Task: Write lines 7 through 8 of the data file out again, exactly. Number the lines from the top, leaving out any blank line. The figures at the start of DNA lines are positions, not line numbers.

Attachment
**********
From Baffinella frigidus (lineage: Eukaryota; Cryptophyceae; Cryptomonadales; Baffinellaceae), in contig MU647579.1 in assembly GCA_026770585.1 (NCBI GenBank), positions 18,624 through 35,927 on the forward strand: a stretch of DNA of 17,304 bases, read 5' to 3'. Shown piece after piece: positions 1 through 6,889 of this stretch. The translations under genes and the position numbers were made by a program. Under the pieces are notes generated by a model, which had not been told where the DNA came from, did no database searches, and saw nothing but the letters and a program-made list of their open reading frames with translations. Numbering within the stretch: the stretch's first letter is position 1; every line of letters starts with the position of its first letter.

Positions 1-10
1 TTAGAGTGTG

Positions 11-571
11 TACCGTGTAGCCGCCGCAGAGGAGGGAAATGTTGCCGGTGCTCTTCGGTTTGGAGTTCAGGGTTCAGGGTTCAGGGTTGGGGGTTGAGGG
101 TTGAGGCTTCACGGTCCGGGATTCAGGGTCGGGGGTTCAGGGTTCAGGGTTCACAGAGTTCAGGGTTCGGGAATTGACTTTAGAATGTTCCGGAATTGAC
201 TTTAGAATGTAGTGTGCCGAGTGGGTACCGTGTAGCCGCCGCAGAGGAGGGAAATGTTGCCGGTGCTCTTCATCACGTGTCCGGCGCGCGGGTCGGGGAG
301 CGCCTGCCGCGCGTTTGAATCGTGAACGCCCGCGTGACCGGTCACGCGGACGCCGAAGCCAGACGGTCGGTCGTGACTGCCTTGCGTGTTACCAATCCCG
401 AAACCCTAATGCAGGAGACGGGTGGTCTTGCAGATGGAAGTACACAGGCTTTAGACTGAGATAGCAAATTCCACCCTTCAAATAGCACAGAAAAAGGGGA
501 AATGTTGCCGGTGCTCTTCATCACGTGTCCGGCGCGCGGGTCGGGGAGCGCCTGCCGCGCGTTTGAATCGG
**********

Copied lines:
201 TTTAGAATGTAGTGTGCCGAGTGGGTACCGTGTAGCCGCCGCAGAGGAGGGAAATGTTGCCGGTGCTCTTCATCACGTGTCCGGCGCGCGGGTCGGGGAG
301 CGCCTGCCGCGCGTTTGAATCGTGAACGCCCGCGTGACCGGTCACGCGGACGCCGAAGCCAGACGGTCGGTCGTGACTGCCTTGCGTGTTACCAATCCCG